I do the select in, which is looking at a person's normal personality
traits and their suitability for long-duration flight. During the
course of the series, it evolved so that Chris, especially now, has
the in-flight monitoring tasks, and so toward the end of the series,
I had less of the in-flight monitoring. So basically, that was it.
I had the opportunity to interview some of the cosmonauts as well,
post-flight and pre-flight.
In terms of the training, we did cross-cultural training, Russian
cross-cultural training, for the flyers and for their families that
wanted it, and we trained even some of the dependents, like Danny
Thagard, on teen stuff, because he was a teenager at the time, on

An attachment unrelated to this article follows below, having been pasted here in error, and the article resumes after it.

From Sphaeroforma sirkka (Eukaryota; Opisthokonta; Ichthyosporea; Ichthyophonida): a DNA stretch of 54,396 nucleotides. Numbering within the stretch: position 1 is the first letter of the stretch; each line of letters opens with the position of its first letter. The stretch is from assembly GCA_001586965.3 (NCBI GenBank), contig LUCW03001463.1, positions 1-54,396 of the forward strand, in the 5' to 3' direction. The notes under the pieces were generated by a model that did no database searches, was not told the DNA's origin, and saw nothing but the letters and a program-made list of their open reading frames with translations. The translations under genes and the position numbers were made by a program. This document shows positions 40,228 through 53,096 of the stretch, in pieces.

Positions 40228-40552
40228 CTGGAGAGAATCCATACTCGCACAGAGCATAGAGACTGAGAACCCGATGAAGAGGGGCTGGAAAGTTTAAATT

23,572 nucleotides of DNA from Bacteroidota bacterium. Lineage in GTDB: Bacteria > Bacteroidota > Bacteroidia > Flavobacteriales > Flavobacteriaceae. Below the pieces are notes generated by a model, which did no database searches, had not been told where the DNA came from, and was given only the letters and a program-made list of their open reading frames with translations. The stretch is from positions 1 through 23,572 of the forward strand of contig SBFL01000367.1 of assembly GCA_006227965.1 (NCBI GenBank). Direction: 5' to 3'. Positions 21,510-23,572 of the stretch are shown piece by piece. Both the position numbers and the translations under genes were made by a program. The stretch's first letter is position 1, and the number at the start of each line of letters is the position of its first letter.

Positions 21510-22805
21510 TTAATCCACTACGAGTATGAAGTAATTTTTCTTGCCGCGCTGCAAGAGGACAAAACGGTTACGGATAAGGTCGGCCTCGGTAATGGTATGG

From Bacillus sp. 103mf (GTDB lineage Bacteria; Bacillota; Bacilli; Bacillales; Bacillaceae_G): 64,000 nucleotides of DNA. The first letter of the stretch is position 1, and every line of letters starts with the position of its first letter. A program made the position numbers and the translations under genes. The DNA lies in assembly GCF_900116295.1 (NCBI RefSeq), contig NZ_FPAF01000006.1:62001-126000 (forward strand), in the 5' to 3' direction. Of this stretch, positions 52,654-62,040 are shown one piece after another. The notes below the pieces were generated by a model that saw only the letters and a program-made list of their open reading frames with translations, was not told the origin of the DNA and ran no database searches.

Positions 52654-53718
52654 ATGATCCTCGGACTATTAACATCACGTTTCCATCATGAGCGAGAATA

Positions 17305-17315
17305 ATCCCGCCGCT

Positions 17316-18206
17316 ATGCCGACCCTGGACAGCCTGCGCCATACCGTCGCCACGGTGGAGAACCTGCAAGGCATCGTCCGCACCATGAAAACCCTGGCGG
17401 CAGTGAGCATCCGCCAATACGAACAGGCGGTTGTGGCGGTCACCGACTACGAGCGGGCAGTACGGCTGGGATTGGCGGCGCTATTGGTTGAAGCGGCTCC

teen stuff in Russia, because they were going to live in Russia.
So we do the cross-cultural part. In terms of the training, we do
psychological lessons learned from previous flights, and from what
we learned from the Soviet long-duration flight experience in the
Soyuz era and the Mir era. We bring in lessons learned from the polar
winterovers, polar traverses that people have been on, undersea, in
submarine environments, and there are lots of common lessons that
apply for long-duration psychology in the space environment. So that's
essentially what I did in terms of training.
Let's see. In monitoring, it was communicating with the crew members
periodically, not frequently, just periodically, mostly over ham radio,
and also following the air-to-ground transmissions and keeping track
of the families. So we'd bring the families in for their weekly com
sessions, and we would set up the weekly communication sessions between
the flyer and their family, or between the flyer and friends on the